Yes, he is trying to hold the fragile coalition government ‘to ransom’…but most of the criticisms of the leader of Samoobrona are motivated by good old fashioned snobbery.
On Saturday Andrzej Lepper, deputy PM and Minister of Farming, said he thought that ‘there would be an election next year’ but it would not be him that would be calling it. He implied that Law and Justice, which leads the coalition, were the ones that were planning an early election.
Last week, however, Lepper was threatening to leave the coalition if the government didn’t come up with extra funds for farmers – who make up much of his constituency – who are suffering from a poor harvest and flooding after the summer’s extreme weather conditions.
So what’s going on?
The simple truth is that both sides are playing coalition politics, with all the bluff and counter-bluff of a poker player with a weak hand.
Lepper is trying to get an increase in public spending – high spending and state intervention were premised in his party’s manifesto. Samoobrona are unfashionably unreconstructed Soviet style socialists.
But they have never hid that.
Lepper also knows that the threats of leaving the coalition do not carry much weight. He knows that to bring down the government he needs the support of opposition Civic Platform (PO). But PO failed to support the no confidence vote in parliament earlier this year – waiting instead for the government to fail more spectacularly and so boost their position in the opinion polls. A vague tactic very characteristic of their vague opposition to date.
Civic Platform, the ‘middle class party’ in Poland, have also made great play of the Kaczynski government making coalition pacts with Lepper, someone they regard as ‘a criminal’ – pointing to his various arrests when he was a trade union rabble rouser in the mid 1990s.
That view of Lepper plays well with many voters in Poland. Look at this comment about him by a Pole on a Ukrainian forum:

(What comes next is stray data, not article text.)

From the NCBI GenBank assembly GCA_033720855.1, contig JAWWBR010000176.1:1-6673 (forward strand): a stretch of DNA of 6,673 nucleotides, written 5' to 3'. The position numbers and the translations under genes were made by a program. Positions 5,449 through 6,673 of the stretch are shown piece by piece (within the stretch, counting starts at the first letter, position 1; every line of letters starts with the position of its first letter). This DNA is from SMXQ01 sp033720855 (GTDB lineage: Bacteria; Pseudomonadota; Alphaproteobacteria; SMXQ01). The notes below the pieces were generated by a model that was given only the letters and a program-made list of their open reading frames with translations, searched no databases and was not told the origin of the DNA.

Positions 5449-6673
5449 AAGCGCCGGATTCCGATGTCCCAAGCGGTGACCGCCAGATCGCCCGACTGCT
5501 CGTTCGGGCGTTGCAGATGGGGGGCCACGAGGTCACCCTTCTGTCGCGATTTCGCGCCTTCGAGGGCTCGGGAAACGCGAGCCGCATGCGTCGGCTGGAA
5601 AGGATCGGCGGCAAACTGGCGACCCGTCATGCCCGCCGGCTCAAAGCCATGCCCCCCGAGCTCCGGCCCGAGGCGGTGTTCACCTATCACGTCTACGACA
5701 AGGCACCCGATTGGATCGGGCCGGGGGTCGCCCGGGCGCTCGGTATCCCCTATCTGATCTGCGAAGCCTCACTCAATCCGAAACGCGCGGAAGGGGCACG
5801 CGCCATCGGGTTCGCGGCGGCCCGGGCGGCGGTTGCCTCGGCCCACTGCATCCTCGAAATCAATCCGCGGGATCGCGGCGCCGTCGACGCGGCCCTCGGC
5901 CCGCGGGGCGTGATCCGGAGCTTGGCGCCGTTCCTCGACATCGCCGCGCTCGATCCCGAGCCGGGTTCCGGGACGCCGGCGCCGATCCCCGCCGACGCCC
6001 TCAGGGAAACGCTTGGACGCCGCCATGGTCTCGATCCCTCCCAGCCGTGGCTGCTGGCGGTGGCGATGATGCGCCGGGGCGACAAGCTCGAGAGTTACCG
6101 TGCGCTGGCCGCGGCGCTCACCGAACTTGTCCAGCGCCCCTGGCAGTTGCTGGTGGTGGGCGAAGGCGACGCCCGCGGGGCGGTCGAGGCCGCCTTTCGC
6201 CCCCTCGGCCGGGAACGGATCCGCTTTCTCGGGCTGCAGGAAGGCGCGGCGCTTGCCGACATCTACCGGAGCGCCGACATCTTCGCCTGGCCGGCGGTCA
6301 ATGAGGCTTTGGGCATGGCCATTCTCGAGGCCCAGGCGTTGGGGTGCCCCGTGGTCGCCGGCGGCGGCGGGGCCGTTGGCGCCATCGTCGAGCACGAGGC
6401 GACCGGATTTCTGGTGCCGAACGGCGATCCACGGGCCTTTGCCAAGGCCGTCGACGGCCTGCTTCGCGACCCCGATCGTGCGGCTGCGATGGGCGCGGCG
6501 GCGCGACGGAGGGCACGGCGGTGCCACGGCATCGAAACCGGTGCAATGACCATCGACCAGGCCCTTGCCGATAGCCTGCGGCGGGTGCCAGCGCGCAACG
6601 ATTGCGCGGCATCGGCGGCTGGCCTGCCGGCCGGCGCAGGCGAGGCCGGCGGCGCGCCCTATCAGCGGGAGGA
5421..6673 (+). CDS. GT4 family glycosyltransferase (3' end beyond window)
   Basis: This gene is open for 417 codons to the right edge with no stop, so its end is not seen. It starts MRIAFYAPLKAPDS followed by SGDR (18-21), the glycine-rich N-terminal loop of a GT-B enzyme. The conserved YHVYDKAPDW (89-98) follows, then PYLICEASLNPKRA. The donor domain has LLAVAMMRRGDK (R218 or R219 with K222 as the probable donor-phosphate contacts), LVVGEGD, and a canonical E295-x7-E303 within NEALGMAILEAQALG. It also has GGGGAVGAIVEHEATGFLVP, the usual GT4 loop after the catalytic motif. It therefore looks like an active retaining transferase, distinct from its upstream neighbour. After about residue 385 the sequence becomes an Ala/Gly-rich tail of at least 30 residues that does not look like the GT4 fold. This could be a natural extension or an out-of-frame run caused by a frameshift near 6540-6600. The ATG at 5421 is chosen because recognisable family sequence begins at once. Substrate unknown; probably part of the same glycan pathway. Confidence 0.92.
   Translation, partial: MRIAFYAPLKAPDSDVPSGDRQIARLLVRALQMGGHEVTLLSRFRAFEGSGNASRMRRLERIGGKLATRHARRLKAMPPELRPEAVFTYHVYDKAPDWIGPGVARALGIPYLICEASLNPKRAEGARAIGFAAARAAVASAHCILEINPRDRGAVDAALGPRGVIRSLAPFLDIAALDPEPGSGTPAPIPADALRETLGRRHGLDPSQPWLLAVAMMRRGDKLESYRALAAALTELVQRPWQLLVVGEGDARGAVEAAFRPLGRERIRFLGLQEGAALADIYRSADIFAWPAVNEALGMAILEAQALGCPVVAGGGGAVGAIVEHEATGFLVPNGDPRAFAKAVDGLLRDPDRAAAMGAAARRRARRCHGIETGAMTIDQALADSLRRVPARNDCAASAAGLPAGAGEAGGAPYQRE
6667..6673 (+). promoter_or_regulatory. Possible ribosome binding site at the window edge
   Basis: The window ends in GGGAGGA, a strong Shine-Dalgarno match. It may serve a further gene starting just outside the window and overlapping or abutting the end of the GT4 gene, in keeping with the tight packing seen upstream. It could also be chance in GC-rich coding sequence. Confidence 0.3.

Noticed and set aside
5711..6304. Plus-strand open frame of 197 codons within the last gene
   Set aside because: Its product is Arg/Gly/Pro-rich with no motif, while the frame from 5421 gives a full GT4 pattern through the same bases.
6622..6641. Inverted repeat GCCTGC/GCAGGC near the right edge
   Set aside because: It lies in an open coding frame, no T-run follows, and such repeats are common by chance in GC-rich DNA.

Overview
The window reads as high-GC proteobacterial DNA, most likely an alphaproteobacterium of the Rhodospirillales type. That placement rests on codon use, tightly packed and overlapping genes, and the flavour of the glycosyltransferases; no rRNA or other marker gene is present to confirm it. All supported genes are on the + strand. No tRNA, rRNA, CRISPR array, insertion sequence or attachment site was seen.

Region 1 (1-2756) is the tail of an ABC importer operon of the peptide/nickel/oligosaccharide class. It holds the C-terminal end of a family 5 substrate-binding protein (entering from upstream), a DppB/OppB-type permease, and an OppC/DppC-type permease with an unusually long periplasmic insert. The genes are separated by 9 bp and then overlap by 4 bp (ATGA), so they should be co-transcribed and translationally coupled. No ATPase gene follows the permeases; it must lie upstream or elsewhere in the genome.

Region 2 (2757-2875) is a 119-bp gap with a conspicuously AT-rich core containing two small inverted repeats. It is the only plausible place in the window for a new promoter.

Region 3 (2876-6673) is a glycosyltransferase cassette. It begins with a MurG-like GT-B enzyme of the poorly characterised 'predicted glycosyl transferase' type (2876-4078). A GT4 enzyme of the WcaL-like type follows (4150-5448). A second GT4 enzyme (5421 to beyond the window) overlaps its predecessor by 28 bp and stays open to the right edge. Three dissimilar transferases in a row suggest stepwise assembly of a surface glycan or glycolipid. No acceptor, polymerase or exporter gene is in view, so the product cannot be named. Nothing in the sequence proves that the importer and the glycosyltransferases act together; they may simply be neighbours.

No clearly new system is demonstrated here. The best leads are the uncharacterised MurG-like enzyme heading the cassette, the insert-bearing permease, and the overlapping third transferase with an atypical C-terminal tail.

‘He is a very clever person and his extremely populist and socialist slogans attract uneducated voters, mainly peasants. In foreign policy he is very pragmatic, and will talk to anyone and everyone, including such rogue states as Belarus and North Korea.
He is a very autocratic leader. His party consists of many former lower ranked communists and some MPs who not finish elementary school [15 yrs old]. But party members are just pawns to him.
I consider him to be fifth columnist in the Polish government.’
Note the stinking snobbery of that comment. He attracts ‘peasants’, the uneducated, fools who follow his self-serving political maneuvering. Samoobrona voters are just dupes and his party members are just pawns to be pushed around.
But it could also be argued that he is as self serving as Civic Platform have been – except that he has simply been much more effective at it.
Civic Platform have failed to form an effective opposition to the present government. They have refused to enter the coalition, which means that smaller, more extreme parties like Lepper’s or Giertych’s far-right LPR have had much more influence on government policy than their size in parliament warrants.
But instead of representing the interests of their voters, Civic Platform, led by Donald Tusk, have sat on the sidelines, sneering down their noses at Lepper and Samoobrona.
If I was a Lepper voter I would be much more pleased with my vote than if I had voted for Civic Platform.
Lepper is simply representing the interests of his constituency. That’s what politicians are meant to do.
Leaving the coalition would do Lepper little good. Better, probably, to stay in and try and blackmail the government into spending more.
That’s what he promised to do during the elections. Civic Platform promised to form a coalition with the Law and Justice. They have failed. Lepper may be seen by many as a much more honest a politician than someone like Donald Tusk.